"Copying open source is not a violation of copyright." That's what I got out of the JMRI lawsuit, i.e. Jacobsen vs Katzer, i.e. the model railroad story. Here's what I understand:
There was this model railroad guy who wrote some open source software, JMRI, licensed under the Artistic License. (A bunch of other people also helped!) The model railroad guy starts receiving bills for over $200K from a model railroad company saying that he is infringing on their patents and owes them royalties.
He figures he’s not infringing on their patents because he wrote his stuff first, so he sues the company for having a fraudulent patent and for copyright infringement. The courts determine that the company actually did take the JMRI code, strip the copyright notices and use it. However, they decide that is not copyright infringement. Since the software was freely available and it’s a “nonexclusive license,” anyone can copy it and use it. The fact that they didn’t include the copyright notices is a breach of contract not copyright. But no damages are owed because the software is free. So basically I think the company got away with stealing open source software!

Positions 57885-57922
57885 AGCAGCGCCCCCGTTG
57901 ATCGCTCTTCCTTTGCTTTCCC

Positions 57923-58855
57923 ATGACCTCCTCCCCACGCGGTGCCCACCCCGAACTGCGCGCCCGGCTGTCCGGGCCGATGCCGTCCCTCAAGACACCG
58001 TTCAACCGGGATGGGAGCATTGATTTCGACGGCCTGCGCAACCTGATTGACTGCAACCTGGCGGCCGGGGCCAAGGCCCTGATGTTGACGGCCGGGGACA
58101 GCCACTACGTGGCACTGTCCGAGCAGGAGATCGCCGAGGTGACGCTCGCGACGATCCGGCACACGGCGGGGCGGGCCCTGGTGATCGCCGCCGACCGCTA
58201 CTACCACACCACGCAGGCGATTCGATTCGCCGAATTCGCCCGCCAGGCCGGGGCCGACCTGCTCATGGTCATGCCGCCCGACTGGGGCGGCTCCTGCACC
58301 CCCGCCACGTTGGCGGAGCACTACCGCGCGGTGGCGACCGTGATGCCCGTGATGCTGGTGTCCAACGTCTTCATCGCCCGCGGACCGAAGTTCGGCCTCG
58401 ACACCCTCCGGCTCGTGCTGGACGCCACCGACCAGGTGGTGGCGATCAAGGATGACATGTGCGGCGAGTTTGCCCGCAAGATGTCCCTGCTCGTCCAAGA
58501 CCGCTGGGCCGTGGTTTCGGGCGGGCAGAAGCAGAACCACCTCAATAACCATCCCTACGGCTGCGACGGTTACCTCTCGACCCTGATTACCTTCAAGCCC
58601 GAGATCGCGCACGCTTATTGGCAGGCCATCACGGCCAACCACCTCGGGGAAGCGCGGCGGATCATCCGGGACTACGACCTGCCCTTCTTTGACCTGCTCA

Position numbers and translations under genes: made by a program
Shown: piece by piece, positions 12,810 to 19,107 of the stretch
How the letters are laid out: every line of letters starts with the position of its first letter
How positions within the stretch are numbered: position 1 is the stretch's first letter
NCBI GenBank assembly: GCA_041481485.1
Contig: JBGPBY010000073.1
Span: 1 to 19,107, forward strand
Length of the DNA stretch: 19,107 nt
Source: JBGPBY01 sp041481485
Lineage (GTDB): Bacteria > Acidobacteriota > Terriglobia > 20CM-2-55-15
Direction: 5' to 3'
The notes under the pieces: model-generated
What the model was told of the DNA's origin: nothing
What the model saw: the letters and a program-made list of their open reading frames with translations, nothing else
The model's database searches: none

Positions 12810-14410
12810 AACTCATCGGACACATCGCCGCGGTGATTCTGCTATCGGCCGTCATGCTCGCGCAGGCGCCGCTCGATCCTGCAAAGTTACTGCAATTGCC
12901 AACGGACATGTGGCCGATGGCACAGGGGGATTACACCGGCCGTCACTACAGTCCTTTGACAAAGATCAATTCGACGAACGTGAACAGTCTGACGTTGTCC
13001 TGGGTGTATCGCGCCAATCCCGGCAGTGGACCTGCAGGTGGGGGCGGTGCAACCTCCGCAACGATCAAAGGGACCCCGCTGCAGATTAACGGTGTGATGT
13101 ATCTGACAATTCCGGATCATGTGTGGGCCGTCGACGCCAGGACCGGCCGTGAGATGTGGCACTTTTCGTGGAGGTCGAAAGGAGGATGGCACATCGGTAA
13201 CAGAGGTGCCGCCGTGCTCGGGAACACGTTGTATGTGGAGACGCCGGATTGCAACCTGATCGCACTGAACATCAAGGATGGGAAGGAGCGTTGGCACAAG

I couldn’t find any mention of it anywhere, but it looks like their patents would be invalidated since there is clearly prior art. (The code they copied.) So in a way JMRI won the case and the guy doesn’t owe $200K but open source took a step backwards.
What's that mean to open source software? Nothing at the moment but if other courts decide the same thing, this could have lots of implications. It definitely would mean that open source software licenses aren't nearly as strong as we thought and hoped they are. That said, the few attorneys I've talked to seem to think this ruling was "wrong."
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